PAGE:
Featured Research

from universities, journals, and other organizations

DNA Vaccine Protects Against Anthrax

Date:
March 10, 2004
Source:
American Society For Microbiology
Summary:
A new DNA vaccine against anthrax provides complete protection against aerosolized spores in rabbits, say researchers from the Ohio University and the Naval Medical Research Center.

BALTIMORE, MD – March 9, 2004 -- A new DNA vaccine against anthrax provides complete protection against aerosolized spores in rabbits, say researchers from the Ohio University and the Naval Medical Research Center. They report their results today at the American Society for Microbiology's Biodefense Research Meeting.

Related Articles


"The naked DNA approach is vaccination at its simplest. The gene encoding the vaccine is introduced into the host and expressed in vivo where it stimulates a protective immune response," says Matthew Bell, of the Ohio State University, one of the researchers on the study.

Having previously shown the effectiveness of a DNA vaccine in mice, Bell and his colleagues tested the vaccine on a higher form of mammal: rabbits. The animals were given a vaccine made of DNA that coded for either the lethal factor (LF) or the protective antigen (PA) component of the anthrax toxin in order to stimulate the immune system to produce antibodies against those compounds. The researchers tested the ability of the vaccine to both stimulate antibody production and protect against lethal infection. While the LF-based DNA vaccine appeared to stimulate higher levels of antibodies, only 56% of the rabbits survived an aerosolized spore challenge. In contrast all of the rabbits given the PA-based DNA vaccine survived.

"Although LF stimulates higher antibody titers than PA, immunization with PA induces antibodies that are more capable of neutralizing toxin and conferring protection," says Bell.

###

The American Society for Microbiology (ASM) is the largest single life science society, composed of over 42,000 scientists, teachers, physicians, and health professionals. Its mission is to promote research and training in the microbiological sciences and to assist communication between scientists, policymakers, and the public to improve health, economic well being, and the environment.

Further information on the ASM Biodefense Research Meeting can be found online at http://www.asmbiodefense.org.


Story Source:

The above story is based on materials provided by American Society For Microbiology. Note: Materials may be edited for content and length.


Cite This Page:

American Society For Microbiology. "DNA Vaccine Protects Against Anthrax." ScienceDaily. ScienceDaily, 10 March 2004. <www.sciencedaily.com/releases/2004/03/040310080118.htm>.
American Society For Microbiology. (2004, March 10). DNA Vaccine Protects Against Anthrax. ScienceDaily. Retrieved November 28, 2014 from www.sciencedaily.com/releases/2004/03/040310080118.htm
American Society For Microbiology. "DNA Vaccine Protects Against Anthrax." ScienceDaily. www.sciencedaily.com/releases/2004/03/040310080118.htm (accessed November 28, 2014).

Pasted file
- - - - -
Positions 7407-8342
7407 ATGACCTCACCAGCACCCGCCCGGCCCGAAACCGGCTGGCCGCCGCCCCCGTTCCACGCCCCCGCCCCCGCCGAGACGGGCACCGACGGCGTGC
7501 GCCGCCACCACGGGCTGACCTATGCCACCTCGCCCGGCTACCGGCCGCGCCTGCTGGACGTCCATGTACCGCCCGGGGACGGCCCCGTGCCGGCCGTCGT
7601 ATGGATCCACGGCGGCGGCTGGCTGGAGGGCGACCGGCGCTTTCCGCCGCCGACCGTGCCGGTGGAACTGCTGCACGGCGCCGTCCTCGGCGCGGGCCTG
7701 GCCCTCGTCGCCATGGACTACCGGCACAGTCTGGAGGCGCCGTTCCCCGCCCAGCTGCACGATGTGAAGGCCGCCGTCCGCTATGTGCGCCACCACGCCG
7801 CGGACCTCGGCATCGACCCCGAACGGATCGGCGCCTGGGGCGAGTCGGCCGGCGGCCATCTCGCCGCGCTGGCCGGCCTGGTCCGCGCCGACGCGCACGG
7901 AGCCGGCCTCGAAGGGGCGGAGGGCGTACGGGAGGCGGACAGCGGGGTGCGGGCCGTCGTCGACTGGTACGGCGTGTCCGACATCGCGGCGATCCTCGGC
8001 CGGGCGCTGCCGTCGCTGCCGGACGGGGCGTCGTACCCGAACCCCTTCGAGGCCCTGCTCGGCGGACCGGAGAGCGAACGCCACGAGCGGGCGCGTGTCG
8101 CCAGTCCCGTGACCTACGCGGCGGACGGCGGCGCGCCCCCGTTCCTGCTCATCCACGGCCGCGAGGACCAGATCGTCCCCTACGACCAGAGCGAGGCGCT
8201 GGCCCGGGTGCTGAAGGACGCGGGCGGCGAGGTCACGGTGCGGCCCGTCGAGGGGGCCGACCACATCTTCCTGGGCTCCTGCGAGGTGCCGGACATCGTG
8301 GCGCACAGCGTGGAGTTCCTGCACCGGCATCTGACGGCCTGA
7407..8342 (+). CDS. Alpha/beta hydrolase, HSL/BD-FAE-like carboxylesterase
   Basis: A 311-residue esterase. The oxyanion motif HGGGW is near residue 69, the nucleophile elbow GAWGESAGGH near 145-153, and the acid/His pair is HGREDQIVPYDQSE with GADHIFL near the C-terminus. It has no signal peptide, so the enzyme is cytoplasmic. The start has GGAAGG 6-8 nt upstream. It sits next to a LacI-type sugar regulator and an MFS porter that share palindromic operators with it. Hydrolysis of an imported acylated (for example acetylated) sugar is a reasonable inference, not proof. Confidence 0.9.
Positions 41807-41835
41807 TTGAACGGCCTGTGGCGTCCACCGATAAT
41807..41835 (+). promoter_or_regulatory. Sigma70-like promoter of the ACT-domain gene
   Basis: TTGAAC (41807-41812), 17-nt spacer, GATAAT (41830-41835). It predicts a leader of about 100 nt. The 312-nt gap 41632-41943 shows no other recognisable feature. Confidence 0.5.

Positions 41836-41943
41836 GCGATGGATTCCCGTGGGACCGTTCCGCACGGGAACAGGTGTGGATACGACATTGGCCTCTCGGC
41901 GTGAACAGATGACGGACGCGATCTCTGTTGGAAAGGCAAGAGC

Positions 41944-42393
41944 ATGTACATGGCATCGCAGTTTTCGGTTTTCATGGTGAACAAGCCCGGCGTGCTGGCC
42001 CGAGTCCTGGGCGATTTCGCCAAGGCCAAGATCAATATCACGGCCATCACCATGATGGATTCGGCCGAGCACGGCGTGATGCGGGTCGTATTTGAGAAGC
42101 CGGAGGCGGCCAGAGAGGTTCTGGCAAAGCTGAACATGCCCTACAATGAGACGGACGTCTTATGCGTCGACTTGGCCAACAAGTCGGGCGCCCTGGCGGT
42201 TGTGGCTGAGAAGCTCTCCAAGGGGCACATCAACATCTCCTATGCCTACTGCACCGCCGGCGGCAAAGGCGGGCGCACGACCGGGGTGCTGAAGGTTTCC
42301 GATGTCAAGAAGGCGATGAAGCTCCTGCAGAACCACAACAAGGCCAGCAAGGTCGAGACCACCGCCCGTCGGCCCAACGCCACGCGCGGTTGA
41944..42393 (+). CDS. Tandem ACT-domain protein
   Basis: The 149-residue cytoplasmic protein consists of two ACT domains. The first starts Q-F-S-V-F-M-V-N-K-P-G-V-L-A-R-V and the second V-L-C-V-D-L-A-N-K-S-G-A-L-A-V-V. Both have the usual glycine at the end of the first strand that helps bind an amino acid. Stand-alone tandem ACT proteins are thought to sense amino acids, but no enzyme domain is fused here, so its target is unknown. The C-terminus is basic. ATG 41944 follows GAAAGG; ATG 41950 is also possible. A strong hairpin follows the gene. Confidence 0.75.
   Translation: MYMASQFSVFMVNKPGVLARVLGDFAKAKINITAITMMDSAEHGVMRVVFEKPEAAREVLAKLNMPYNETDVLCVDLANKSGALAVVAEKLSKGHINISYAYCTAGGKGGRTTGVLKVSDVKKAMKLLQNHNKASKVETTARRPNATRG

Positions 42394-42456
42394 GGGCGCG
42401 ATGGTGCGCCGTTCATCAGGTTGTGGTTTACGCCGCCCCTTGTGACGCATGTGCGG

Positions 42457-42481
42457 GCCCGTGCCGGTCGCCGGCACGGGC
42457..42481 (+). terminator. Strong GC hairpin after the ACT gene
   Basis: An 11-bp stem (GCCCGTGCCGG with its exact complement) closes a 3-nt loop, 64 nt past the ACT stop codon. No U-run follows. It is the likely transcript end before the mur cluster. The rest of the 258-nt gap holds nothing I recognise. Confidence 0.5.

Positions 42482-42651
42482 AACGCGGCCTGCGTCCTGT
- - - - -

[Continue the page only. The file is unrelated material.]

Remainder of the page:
Share This


More From ScienceDaily



More Health & Medicine News

Friday, November 28, 2014

Featured Research

from universities, journals, and other organizations


Featured Videos

from AP, Reuters, AFP, and other news services

Ebola Leaves Orphans Alone in Sierra Leone

Ebola Leaves Orphans Alone in Sierra Leone

AFP (Nov. 27, 2014) — The Ebola epidemic sweeping Sierra Leone is having a profound effect on the country's children, many of whom have been left without any family members to support them. Duration: 01:02 Video provided by AFP
Powered by NewsLook.com
Experimental Ebola Vaccine Shows Promise In Human Trial

Experimental Ebola Vaccine Shows Promise In Human Trial

Newsy (Nov. 27, 2014) — A recent test of a prototype Ebola vaccine generated an immune response to the disease in subjects. Video provided by Newsy
Powered by NewsLook.com
Pet Dogs to Be Used in Anti-Ageing Trial

Pet Dogs to Be Used in Anti-Ageing Trial

Reuters - Innovations Video Online (Nov. 26, 2014) — Researchers in the United States are preparing to discover whether a drug commonly used in human organ transplants can extend the lifespan and health quality of pet dogs. Video provided by Reuters
Powered by NewsLook.com
Today's Prostheses Are More Capable Than Ever

Today's Prostheses Are More Capable Than Ever

Newsy (Nov. 26, 2014) — Advances in prosthetics are making replacement body parts stronger and more lifelike than they’ve ever been. Video provided by Newsy
Powered by NewsLook.com

Search ScienceDaily

Number of stories in archives: 140,361

Find with keyword(s):
 
Enter a keyword or phrase to search ScienceDaily for related topics and research stories.

Save/Print:
Share:  

Breaking News:

Strange & Offbeat Stories

 

Health & Medicine

Mind & Brain

Living & Well

In Other News

... from NewsDaily.com

Science News

Health News

Environment News

Technology News



Save/Print:
Share:  

Free Subscriptions


Get the latest science news with ScienceDaily's free email newsletters, updated daily and weekly. Or view hourly updated newsfeeds in your RSS reader:

Get Social & Mobile


Keep up to date with the latest news from ScienceDaily via social networks and mobile apps:

Have Feedback?


Tell us what you think of ScienceDaily -- we welcome both positive and negative comments. Have any problems using the site? Questions?
Mobile iPhone Android Web
Follow Facebook Twitter Google+
Subscribe RSS Feeds Email Newsletters
Latest Headlines Health & Medicine Mind & Brain Space & Time Matter & Energy Computers & Math Plants & Animals Earth & Climate Fossils & Ruins